I'm not sure whether we would use these, I know lots of places use them to supplement inductions or training sessions.  Although we do inductions for new staff, they tend to be in quite small groups and not very frequent, so it's easier to do them in person.  However, recently we have discussed doing tours for groups interested in the history of the Museum's library, but space and security constraints have limited how much we can do.  I think placing virtual tours on Rhagor may be one way to combat that problem.

I've downloaded Jing to my home computer, and went through some of the tutorials.  If time allows I may try doing some screencasts introducing searching on the Library OPAC, and maybe try some mock up virtual tours to show to my boss.

Friday, 11 November 2011

Reading Aloud event - 5th November 2011

Last Saturday I took part in the BookIns Reading Aloud event at the National Museum Wales.  Organised by Leona Jones, it's the second of these events to be held at the museum (the first was back in March 2011 to celebrate International Women's Day) and aims to create an "aural and visual impact in unexpected places".

 Participating in the BookIns Reading Aloud event at the National Museum Wales

The theme of this event was travel writing, so we all brought along our favourite travel related books to read aloud for half an hour.  Mine was Round Ireland with a Fridge by Tony Hawks.

Courtesy of Amazon

Participants spread out over two locations, the Main Hall and the Welsh Landscape Gallery.  As we were reading a large screen in the Main Hall displayed images from the library's collection of travel books including; Gerald Cambrensis The Journey through Wales/The Description of Wales; Sarah Anne Wilmot's Diaries (c.1810) and Shirley Jones's Taith Arall/An Other Journey (2008).

Illustration from Taith Arall by Shirley Jones
The event was a great success, and I'll definitely be taking part in the next one to be held at the Museum, which is happening  in February 2012 to coincide with the LGBT week.

Wednesday, 9 November 2011

Thing 17 - Prezi and SlideShare

I rarely, if ever, have to do presentations, so my skills in that area end with PowerPoint.  To be honest I barely knew there were any other alternatives out there, I'd never heard of Prezi before, although I had used SlideShare as a way of accessing presentations that people had put online.

Because I want to get through the rest of the 'things' in time to get the certificate, I haven't spent that long experimenting with creating presentations, I just had a look at some of the exisiting presentations on the 'explore' section of the Prezi website and read some how-to guides such as Ned Potter's.

I think that while this is not something that will be of use to me now, if I am in the position where presentations become much more a part of what I do, it will be great to have the knowledge that I can use a more dynamic option.

Finally, if you want to see an example of an inspired use of Prezi check out the one on Library Wanderer's blog, all together now "chilling out, maxing..."!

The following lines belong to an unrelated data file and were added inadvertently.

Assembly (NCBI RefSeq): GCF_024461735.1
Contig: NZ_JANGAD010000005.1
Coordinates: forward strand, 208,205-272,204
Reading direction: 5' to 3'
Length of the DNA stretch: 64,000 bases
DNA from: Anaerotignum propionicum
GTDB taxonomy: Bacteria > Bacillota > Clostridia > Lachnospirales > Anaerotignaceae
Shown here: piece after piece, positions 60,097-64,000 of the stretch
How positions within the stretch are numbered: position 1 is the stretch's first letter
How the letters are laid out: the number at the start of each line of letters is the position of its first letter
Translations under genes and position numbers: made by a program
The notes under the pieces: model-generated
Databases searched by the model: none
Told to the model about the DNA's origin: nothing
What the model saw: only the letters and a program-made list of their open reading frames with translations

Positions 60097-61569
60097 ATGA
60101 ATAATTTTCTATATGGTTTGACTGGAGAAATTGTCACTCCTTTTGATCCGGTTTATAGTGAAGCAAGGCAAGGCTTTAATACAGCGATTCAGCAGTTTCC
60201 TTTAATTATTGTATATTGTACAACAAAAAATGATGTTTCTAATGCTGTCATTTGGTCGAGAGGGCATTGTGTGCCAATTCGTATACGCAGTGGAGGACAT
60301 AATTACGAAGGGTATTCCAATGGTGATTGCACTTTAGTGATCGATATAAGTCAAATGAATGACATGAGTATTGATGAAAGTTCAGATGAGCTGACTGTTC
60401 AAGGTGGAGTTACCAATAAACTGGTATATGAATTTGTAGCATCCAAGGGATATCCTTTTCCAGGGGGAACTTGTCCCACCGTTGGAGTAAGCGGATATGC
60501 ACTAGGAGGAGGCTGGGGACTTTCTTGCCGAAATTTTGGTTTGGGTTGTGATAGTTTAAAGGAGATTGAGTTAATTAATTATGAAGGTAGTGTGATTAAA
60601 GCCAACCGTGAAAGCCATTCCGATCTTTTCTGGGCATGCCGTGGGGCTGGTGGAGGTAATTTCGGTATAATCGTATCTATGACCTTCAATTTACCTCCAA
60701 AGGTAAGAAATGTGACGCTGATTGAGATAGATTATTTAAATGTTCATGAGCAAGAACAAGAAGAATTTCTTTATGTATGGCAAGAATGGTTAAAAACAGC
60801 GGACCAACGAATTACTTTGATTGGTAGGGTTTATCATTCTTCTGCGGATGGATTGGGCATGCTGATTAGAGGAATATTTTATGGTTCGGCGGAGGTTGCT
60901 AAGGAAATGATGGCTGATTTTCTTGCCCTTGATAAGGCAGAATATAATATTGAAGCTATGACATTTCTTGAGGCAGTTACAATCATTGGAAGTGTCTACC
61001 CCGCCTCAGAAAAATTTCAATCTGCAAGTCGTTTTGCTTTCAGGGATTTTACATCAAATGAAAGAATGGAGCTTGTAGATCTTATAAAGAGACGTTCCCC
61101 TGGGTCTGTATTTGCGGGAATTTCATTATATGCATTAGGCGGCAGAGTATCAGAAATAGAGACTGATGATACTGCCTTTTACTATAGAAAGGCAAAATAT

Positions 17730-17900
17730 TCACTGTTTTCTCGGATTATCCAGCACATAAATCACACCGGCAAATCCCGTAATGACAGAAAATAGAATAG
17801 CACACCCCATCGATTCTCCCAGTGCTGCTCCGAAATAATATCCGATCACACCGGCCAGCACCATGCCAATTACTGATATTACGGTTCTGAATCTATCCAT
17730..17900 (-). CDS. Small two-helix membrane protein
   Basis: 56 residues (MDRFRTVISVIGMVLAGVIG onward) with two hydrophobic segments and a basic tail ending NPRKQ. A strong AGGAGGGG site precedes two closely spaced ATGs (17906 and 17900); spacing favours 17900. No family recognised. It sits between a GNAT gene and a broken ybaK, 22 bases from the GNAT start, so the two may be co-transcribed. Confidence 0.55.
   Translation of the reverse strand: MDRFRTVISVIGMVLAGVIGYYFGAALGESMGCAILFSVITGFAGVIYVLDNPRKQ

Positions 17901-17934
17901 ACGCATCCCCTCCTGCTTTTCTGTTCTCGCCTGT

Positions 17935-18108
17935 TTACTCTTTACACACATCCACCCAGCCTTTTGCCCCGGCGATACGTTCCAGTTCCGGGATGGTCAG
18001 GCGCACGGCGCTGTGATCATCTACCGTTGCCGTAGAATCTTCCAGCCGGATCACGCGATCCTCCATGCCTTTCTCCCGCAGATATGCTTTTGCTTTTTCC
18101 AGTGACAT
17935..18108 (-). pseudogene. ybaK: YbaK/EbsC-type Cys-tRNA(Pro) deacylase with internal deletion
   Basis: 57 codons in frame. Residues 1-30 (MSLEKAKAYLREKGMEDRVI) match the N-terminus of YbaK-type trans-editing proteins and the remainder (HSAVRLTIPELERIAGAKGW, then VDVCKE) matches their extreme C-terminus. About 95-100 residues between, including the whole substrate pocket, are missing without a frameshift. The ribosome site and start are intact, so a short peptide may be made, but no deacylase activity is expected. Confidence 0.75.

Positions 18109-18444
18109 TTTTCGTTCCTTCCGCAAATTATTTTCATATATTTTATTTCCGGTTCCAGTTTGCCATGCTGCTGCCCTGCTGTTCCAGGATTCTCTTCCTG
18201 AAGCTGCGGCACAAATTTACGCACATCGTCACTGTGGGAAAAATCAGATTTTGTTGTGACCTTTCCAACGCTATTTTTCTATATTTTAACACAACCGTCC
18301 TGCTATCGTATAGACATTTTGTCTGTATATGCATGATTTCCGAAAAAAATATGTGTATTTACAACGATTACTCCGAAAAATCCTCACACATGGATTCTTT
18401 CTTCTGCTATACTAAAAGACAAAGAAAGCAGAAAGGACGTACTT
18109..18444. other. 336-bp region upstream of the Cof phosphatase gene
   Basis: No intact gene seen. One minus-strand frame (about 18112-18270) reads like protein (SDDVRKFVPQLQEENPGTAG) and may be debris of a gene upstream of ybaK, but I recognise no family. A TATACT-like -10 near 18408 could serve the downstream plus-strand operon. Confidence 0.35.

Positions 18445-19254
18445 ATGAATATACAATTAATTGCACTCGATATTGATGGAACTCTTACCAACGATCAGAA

Thing 16 - advocacy, speaking up for the profession

Typical conversation when meeting someone new and we get on to the ‘so where do you work then?’ part.
Me – In the museum
Them – Oh wow, that sounds great, what do you do there
Me – I work in the library
Them – [long pause] The museum has a library?
Me – [big sigh] Yes
Them – Well I never knew that!
Me – No, no-one seems to [goes off to cry in the corner at lack of public interest in our library]

The Library at Amgueddfa Cymru - National Museum Wales

Then of course I have to get into explaining how we are in a private part of the museum and only open to members of the public by appointment.  And you can’t really browse, it’s for specific research requirements only, and you can’t borrow books, by which time they have completely lost interest.

Because of the kind of environment I work in I’m not used to shouting about our library that much, it seems unfair to promote something that many people won’t be making use of.  However, I’m starting to think maybe we should, I’d be interested to know how other people in special libraries approach this.

I decided to have a look at the CILIP campaigning toolkit for ideas on some advocacy tools to use within my organisation, my aim is to start small, promoting us to our staff, and to the targeted audiences (post-grad students at the local universities for example) before attempting anything larger.

Other than that my primary method of advocacy is to continue to use my public library as much as possible, I read loads, but I rarely ever buy books, particularly not fiction.  When I hear about a book I might be interested in, my first instinct is always to check the local library catalogue, never to check the price on Amazon, I visit my local library about once a week.  I’m constantly amazed at how many of my friends, many of whom are also avid readers, never use the library. 

So, my new resolution is to try and promote the use of libraries (of all types) wherever possible, it may not be as big as the Voices for the Library or the Women's Institute's Love your Libraries campaigns but it's a start!

Lib-heart.jpg from Read and Shout